Our experience led us to commit to a year in Nairobi, Kenya, a 4 million-person city. About half the population there lived in slums. In Swaziland, we drove ourselves around and safely walked around most places, but Nairobi was much different. There, we used TechnoServe drivers or taxis, only walked a few places during daylight hours and lived in a compound surrounded by 10-foot-high walls topped with electrified barbed-wire with a 24-hour guard behind a closed metal gate.
My projects were still youth-entrepreneurship focused but Rick acted as a virtual Deputy to the new Country Director for Kenya and to a lesser extent, for Uganda.
On most weekends, we had adventures. One highlight was our travel to Lamu Island; it was like stepping into a different time. Transportation consisted of donkeys and small boats called dhows. We also adopted baby elephants at the Sheldrick Elephant Orphanage on the edge of Nairobi National Park and cuddled baby chimps on Ngamba Island in Lake Victoria, Uganda. On multiple safaris here, we saw the Big Five animals (buffalo, elephant, rhinoceros, lion and leopard), as well as hippos, antelopes, hundreds of bird species, warthogs and wild pigs.
Another highlight was trekking with armed guards to find and observe families of mountain gorillas in Bwindi Impenetrable Forest in western Uganda. After hiking mostly uphill in dense forest for almost two hours with my two adult children, we saw the gorillas about 10 feet away! The huge silverback (dominant male) kept a close eye on his womenfolk and babies. He only growled and beat his chest once — when our son unintentionally moved slightly. It was inspiring.
PLOTTING YOUR ADVENTURE VOLUNTEERISM TRIP
For you, adventure tourism might mean counting moose in Maine, working with a native tribe in a Latin American rainforest in Latin America, caring for rescued elephants in Thailand, assisting patients care in an Indian hospital or training teachers in Kenya.
Wherever you go and whatever you do, your rewards will go far beyond the tangible experiences. For Rick and me, our adventure tourism rewards keep on giving.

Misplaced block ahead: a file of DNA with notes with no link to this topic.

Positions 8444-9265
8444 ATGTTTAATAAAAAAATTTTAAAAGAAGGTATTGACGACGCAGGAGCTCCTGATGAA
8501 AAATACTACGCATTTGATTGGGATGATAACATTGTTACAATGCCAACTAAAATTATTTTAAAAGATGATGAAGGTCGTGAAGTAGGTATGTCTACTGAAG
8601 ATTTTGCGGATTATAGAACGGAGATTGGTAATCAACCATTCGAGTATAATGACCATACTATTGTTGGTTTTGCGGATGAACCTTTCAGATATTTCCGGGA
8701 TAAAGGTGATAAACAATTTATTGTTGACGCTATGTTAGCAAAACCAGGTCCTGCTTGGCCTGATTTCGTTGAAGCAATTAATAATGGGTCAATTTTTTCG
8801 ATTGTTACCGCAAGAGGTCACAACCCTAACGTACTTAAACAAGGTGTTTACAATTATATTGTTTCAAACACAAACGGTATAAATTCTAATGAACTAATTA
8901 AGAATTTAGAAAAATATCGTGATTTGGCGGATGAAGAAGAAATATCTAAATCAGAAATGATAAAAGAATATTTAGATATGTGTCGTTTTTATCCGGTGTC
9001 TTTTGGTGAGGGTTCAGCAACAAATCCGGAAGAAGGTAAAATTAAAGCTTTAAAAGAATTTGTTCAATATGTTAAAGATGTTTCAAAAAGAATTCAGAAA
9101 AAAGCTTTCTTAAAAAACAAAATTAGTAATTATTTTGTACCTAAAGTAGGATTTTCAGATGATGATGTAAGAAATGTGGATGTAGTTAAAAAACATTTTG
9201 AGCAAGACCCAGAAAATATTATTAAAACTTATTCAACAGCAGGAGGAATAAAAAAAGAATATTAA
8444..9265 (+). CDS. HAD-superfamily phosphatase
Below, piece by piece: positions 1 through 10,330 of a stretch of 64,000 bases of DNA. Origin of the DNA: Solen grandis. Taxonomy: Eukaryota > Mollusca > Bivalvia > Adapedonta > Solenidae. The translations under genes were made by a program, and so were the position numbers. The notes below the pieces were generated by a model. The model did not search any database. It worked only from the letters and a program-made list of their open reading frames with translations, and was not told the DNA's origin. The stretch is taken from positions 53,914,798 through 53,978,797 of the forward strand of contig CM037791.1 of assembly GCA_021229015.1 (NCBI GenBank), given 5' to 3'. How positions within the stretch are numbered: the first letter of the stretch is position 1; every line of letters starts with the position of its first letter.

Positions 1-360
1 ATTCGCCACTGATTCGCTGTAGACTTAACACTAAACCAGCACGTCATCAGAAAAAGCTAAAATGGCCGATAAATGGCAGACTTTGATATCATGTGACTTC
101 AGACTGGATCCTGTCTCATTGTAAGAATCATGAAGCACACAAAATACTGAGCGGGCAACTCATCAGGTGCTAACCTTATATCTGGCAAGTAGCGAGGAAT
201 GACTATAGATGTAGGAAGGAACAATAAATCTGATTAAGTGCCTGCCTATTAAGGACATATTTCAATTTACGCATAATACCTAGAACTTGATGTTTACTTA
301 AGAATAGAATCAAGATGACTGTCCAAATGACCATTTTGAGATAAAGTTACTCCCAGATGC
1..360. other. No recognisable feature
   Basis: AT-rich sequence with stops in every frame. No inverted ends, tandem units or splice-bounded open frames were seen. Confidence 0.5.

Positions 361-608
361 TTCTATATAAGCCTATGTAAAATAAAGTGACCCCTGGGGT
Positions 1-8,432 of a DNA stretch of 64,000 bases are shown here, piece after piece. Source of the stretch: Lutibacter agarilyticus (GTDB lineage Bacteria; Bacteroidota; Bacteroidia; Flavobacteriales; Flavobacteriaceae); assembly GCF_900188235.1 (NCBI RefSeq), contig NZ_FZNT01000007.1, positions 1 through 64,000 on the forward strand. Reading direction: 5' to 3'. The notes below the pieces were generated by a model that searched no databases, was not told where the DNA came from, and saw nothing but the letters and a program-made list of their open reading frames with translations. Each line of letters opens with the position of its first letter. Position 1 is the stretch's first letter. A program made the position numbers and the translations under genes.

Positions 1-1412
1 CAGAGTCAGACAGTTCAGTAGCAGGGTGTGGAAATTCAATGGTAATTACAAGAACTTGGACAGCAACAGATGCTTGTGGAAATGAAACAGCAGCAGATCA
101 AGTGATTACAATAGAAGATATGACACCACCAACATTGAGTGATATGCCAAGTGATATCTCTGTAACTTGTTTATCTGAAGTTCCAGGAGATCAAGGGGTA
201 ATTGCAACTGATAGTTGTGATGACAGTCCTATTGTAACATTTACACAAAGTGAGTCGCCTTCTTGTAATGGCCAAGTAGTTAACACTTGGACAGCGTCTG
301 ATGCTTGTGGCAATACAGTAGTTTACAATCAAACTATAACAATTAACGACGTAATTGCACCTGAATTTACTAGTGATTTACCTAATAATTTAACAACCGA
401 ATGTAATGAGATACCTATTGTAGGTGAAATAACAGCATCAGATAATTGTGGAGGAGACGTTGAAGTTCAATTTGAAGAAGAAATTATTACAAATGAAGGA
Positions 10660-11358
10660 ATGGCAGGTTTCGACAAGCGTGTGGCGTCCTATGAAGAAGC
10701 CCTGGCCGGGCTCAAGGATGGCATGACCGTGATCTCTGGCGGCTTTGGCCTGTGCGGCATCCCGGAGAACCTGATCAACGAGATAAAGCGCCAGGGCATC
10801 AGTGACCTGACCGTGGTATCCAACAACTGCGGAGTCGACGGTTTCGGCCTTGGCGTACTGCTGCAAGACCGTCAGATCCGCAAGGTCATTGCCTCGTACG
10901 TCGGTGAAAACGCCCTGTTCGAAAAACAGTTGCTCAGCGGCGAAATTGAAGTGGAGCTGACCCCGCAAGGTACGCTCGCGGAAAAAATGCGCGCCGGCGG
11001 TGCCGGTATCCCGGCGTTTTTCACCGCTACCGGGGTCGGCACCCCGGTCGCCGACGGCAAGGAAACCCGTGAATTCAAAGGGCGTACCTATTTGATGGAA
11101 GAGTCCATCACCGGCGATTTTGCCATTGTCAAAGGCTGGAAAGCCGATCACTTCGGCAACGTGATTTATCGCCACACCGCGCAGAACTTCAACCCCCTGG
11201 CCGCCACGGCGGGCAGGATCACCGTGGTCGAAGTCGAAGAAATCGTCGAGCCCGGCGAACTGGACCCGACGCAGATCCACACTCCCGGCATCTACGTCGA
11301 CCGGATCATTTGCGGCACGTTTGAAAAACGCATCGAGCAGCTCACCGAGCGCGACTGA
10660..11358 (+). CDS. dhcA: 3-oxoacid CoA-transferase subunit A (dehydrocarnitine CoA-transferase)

Here are some resources to help you embark on an adventure volunteering trip:
Vacation 4 A Cause: It's a full-service travel agency that partners with many nonprofits or one of the traveler's own choice. The agency then donates a significant portion of its profits.
Tourism Cares: This is the tourism industry's charitable arm, which channels its philanthropy to protect and restore emerging or at-risk destinations and enable tourism to become a community's economic engine.
REI Volunteer Vacations: Here, travelers work alongside expedition leaders and park rangers to: gain insight into regional culture and geography; help protect spectacular adventure travel destinations and explore the surroundings.
Road Monkey: It lets adventurous travelers explore while building a small sustainable project in one community.
And a few organizations that might let you serve: TechnoServe, Moving Worlds, Global Volunteer Network, International Volunteer HQ, Projects Abroad, Developing World Connections, Care Corps International and Peace Corps.
At Falcons Landing, many of our residents travel and volunteer, sometimes volunteering while traveling. We invite you to meet one of our adventure-loving residents, Pat Richards, as she inspires many of us to enjoy life to the fullest.